Brulte’s Fables: Ashley Swearengin stings California Republicans
Ashley Swearengin, like the scorpion that stung the frog, can’t seem to help herself.
This weekend, the divisive mayor of Fresno added California Republicans to the long list of people she can’t get along with — turning what should have been a drama-free CRP convention into negative headlines about her stubborn refusal to endorse GOP gubernatorial nominee Neel Kashkari.
“I doubt Ashley was given the prominence of speaking Friday night (the ONLY statewide candidate to be given a speaking role other than Sunday morning … as a platform to generate news by blowing off others on the statewide ticket,” Ron Nehring, the party’s candidate for lieutenant governor, wrote in a private email obtained by the Bee.
He added, “This does NOT help the party, and it distracts from the efforts made to convey a positive theme. The coverage is not of a party expanding its reach. It’s about a party that isn’t unified because (its) candidates can’t get it together and get on the same page.”
Brulte, according to the Bee, wrote in another message of the email chain, that Swearengin’s decision not to endorse Kashkari was “Felony stupid.”
Traditionally, down-ballot candidates have trouble winning if the top of the ticket struggles. That means by under-cutting Kashkari, Swearengin’s also sabotaging her own chances of being elected controller.
Why would she do that?
The Scorpion and the frog
A scorpion and a frog meet on the bank of a stream and the scorpion asks the frog to carry him across on its back. The frog asks, “How do I know you won’t sting me?” The scorpion says, “Because if I do, I will die too.”
The frog is satisfied, and they set out, but in midstream, the scorpion stings the frog. The frog feels the onset of paralysis and starts to sink, knowing they both will drown, but has just enough time to gasp “Why?”
Replies the scorpion: “It’s my nature…”
Swearengin, like the scorpion, can’t suppress her natural tendency toward divisiveness.
Swearengin’s divisive record: Fights with labor, police & taxpayers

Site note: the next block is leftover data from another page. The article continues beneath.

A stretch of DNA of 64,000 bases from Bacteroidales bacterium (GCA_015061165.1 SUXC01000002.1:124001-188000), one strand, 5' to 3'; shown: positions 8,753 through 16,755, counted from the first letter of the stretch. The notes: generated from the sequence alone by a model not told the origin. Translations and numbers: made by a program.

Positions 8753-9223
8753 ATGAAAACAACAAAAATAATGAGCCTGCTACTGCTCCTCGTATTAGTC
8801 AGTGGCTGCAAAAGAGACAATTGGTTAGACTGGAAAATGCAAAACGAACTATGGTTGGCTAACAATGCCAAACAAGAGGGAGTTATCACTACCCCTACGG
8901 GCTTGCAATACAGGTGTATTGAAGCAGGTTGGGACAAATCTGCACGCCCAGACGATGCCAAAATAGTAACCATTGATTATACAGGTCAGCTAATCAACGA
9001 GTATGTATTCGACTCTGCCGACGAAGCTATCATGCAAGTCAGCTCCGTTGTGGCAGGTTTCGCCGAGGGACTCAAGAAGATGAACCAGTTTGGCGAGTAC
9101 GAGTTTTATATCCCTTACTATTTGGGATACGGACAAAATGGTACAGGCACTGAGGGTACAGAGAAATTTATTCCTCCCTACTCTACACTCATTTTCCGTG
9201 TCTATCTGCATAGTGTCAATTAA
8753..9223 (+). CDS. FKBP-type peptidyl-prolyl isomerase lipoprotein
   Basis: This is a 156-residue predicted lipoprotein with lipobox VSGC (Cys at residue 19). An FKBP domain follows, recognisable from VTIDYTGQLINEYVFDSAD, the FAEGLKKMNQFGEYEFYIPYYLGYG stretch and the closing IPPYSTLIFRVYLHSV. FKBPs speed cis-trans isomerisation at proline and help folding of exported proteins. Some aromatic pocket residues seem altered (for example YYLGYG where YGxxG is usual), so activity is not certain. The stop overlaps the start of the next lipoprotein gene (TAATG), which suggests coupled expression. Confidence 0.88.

As mayor of Fresno, Swearengin’s tenure has been marked by contentious battles with labor unions, police officers and taxpayers.
Last year, Fresno voters narrowly rejected Measure G, Swearengin’s plan to outsource the city’s trash services. The controversial plan would have granted “Mid Valley Disposal an exclusive franchise for the collection of residential solid waste, recyclable materials, and organic materials within the City of Fresno.”
“Measure G is viewed as an anti-union tactic to further the mayor’s political agenda,” wrote IBEW Local 1245 members Georgette Carrillo and Cruz Serna, who organized grassroots opposition to the measure. “If approved, union workers would have their wages slashed by 25 percent and would have their benefits greatly reduced.”
And labor wasn’t alone. Many taxpayers shared the unions’ concerns that the deal was a giveaway to a private company. One reason: “the City’s contract with Mid Valley Disposal calls for the latter to purchase the City’s equipment, including trash trucks and bins, at heavily discounted prices, to the tune of $50 million in assets for a measly $10 million!”
Amid the Measure G debate, Swearengin also fought with the local police union over the terms of their new contract. The police union offered $9 million in contract concessions as a budget tightening measure, but was rebuffed by the mayor.
Fresno Police Officer Association President Jacky Parks told the Fresno Bee that, at one point, “City Manager Mark Scott and other members of the Swearengin administration have stopped talking to the police union.”
In addition to her fight with labor unions and police officers, Swearengin’s also battled with taxpayers. For the first time in at least sixteen years, the Howard Jarvis Taxpayers Association won’t back the Republican candidate for state controller.
Swearengin’s administration spent $386k in lawsuit against taxpayers
In August 2013, the Fresno City Council approved a controversial increase to the city’s water rates. As mayor, Swearengin had the power to veto the plan to double water rates. Instead, she allowed the rate hikes to take effect and publicly voiced her support for the plan.
“I recognize the short-term pain of raising water rates in the city of Fresno,” Swearengin said at a December 2013 press conference. “However, I believe this short-term pain will result in long-term gain for the people of Fresno.”
The rate hikes didn’t sit well with a group of taxpayers, who attempted to circulate a referendum to stop the rate increase from taking effect. But, when the group led by former Fresno County Supervisor Doug Vagim attempted to get a title for their initiative, the city denied their petition request. Then, the city sued taxpayers.
Even the Fresno Bee editorial board, which supported the rate increases, objected to the hardball tactics, specifically taking issue with the Fresno mayor.
“We support the water-rate increases; they are vital to the city’s future,” the Fresno Bee wrote in a November 2013 editorial. “But with these stalling and blocking tactics, Swearengin sends a message that she doesn’t trust Fresno voters to do what’s best for the city.”
Taxpayers ultimately prevailed in a series of lawsuits, but not before the city spent hundreds of thousands of taxpayer dollars in legal bills. According to a CalNewsroom.com public records request, the City of Fresno had spent $235,867.69 in legal fees, as of July 25. According to the terms of the city’s settlement with taxpayers, Fresno is also on the hook for $150,000 in legal bills of the taxpayer group.
That brought the total cost of the ill-conceived water rate lawsuit to nearly $400,000.